Therapeutic Peptides for the Treatment of Type 2 Diabetes and Weight Loss

Therapeutic peptides have emerged as promising drugs for treating various medical conditions, including type 2 diabetes and weight loss. 

The chronic metabolic disorder Type 2 diabetes is distinguished by insulin resistance and impaired insulin secretion, resulting in elevated blood sugar levels. Obesity often coexists with type 2 diabetes and worsens its complications, making weight management a crucial aspect of diabetes treatment.

Peptides play significant roles in various physiological processes within the body. In the context of type 2 diabetes and weight loss, therapeutic peptides offer several advantages over traditional medications, including high specificity, low toxicity, and reduced risk of adverse effects.

One of the most well-known therapeutic peptides for type 2 diabetes treatment is a glucagon-like peptide-1 (GLP-1) agonist. The intestine secretes the hormone peptide GLP-1 in response to food intake. GLP-1 induces insulin secretion from pancreatic beta cells, inhibits glucagon secretion, slows gastric emptying, and promotes satiety. Synthetic GLP-1 agonists, such as exenatide, liraglutide, and dulaglutide, mimic the actions of endogenous GLP-1. In patients with type 2 diabetes, GLP-1 helps to regulate blood sugar levels. Additionally, GLP-1 agonists are associated with weight loss due to their effects on appetite suppression and delayed gastric emptying.

In recent years, the commercial approval of peptide agonists of the glucagon-like peptide-1 (GLP-1) receptor for type II diabetes treatment has marked a significant milestone in the field. The FDA's approval of liraglutide (Victoza®; Novo Nordisk), semaglutide (Ozempic®, Rybelsus®; Novo Nordisk), and dulaglutide (Trulicity®; Eli Lilly), and semaglutide (Wegovy®; Novo Nordisk) for weight loss has not only expanded the range of treatment options but also sparked a new wave of interest in this type of peptide.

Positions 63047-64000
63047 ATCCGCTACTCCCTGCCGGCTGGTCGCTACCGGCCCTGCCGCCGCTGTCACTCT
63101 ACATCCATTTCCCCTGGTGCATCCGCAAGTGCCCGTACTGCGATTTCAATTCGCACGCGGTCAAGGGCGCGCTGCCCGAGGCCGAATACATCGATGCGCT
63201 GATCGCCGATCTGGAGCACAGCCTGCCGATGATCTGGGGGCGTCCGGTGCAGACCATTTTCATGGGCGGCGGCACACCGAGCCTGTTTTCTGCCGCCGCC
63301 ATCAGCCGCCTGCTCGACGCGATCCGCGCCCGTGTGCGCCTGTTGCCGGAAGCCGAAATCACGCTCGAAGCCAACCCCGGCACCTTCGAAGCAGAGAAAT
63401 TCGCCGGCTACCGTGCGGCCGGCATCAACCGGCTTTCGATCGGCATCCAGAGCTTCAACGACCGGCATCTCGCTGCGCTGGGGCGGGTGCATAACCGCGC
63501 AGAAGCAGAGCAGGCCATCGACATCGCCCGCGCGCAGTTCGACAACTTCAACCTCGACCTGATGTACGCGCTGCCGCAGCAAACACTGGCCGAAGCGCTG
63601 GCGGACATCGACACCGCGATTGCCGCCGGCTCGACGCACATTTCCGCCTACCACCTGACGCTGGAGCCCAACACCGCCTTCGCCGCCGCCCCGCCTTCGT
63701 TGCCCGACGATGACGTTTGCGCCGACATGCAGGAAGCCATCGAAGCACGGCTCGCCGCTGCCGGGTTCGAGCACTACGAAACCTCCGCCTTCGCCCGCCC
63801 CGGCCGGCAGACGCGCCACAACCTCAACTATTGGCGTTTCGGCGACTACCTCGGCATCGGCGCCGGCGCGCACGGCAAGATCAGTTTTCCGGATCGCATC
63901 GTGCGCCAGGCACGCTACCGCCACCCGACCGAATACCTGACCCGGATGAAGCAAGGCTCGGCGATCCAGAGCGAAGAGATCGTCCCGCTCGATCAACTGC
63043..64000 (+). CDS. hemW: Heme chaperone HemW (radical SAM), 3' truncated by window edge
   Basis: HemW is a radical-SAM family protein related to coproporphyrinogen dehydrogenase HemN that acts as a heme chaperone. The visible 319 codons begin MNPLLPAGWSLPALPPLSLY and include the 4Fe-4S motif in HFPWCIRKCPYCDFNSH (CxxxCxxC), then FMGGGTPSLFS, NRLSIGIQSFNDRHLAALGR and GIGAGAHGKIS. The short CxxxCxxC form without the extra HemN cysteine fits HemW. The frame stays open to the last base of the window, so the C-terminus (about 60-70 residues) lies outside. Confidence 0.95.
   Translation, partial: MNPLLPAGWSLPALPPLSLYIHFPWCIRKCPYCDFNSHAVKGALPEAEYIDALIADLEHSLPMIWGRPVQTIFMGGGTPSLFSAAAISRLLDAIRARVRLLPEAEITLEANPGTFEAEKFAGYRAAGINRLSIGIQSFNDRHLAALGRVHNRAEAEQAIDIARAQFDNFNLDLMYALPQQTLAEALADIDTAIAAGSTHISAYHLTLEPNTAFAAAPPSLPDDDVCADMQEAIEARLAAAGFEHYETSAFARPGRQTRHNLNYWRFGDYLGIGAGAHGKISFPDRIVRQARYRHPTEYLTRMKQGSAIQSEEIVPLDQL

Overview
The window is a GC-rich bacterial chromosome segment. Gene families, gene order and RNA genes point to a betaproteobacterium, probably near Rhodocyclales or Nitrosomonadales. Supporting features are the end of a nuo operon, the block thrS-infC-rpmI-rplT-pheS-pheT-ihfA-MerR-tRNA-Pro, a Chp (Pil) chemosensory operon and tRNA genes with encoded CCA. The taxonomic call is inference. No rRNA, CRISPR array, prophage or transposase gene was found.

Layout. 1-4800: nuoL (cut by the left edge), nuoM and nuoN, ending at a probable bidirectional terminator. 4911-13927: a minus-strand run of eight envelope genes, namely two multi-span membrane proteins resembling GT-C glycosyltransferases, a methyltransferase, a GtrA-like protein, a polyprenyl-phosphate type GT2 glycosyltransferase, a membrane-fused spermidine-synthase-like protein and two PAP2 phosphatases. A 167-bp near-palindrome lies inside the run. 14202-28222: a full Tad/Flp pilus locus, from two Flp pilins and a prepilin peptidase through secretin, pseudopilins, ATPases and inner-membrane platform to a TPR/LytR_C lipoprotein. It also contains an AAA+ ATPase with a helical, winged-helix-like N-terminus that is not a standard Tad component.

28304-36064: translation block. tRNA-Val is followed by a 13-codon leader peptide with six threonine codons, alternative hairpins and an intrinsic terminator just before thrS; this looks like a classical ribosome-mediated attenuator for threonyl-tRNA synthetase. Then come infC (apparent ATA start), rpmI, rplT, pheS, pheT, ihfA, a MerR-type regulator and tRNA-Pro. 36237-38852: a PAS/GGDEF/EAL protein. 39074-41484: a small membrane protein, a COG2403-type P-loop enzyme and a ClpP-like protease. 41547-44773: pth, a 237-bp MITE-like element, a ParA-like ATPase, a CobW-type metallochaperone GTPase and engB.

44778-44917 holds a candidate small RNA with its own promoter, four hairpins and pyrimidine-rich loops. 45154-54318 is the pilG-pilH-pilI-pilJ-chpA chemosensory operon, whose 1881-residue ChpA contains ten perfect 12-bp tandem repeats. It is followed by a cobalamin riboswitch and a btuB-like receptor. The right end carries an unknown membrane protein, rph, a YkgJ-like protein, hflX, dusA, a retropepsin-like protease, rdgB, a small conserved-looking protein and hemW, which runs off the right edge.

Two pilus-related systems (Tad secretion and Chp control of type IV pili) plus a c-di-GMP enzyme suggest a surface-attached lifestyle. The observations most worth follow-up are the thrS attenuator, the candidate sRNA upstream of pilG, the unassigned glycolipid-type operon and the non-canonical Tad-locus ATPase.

Another class of therapeutic peptides used in treating type 2 diabetes are amylin analogs. Amylin is a hormone co-secreted with insulin by pancreatic beta cells. It regulates glucose metabolism by suppressing glucagon secretion, slowing gastric emptying, and promoting satiety. Pramlintide, the synthetic analog of amylin, allows the treatment of patients for whom other medications have failed. Pramlintide helps to reduce glucose levels after a meal, which can result in weight loss by reducing food intake.

In addition to targeting glucose metabolism, therapeutic peptides for weight loss aim to regulate appetite and energy expenditure. One example is the melanocortin-4 receptor (MC4R) agonist setmelanotide. MC4R is involved in regulating food intake and energy balance. Setmelanotide stimulates MC4R signaling, leading to reduced appetite and increased energy expenditure. Setmelanotide allows the treatment of rare genetic disorders associated with severe obesity, such as pro-opiomelanocortin (POMC) deficiency and leptin receptor (LEPR) deficiency.

Despite their therapeutic potential, therapeutic peptides for type 2 diabetes and weight loss may have limitations, including the need for injection and high cost. Also, there are potential side effects, such as nausea, vomiting, and hypoglycemia. However, a significant goal of ongoing research is to overcome these challenges by developing novel peptide-based therapies with improved efficacy, safety, and convenience of administration.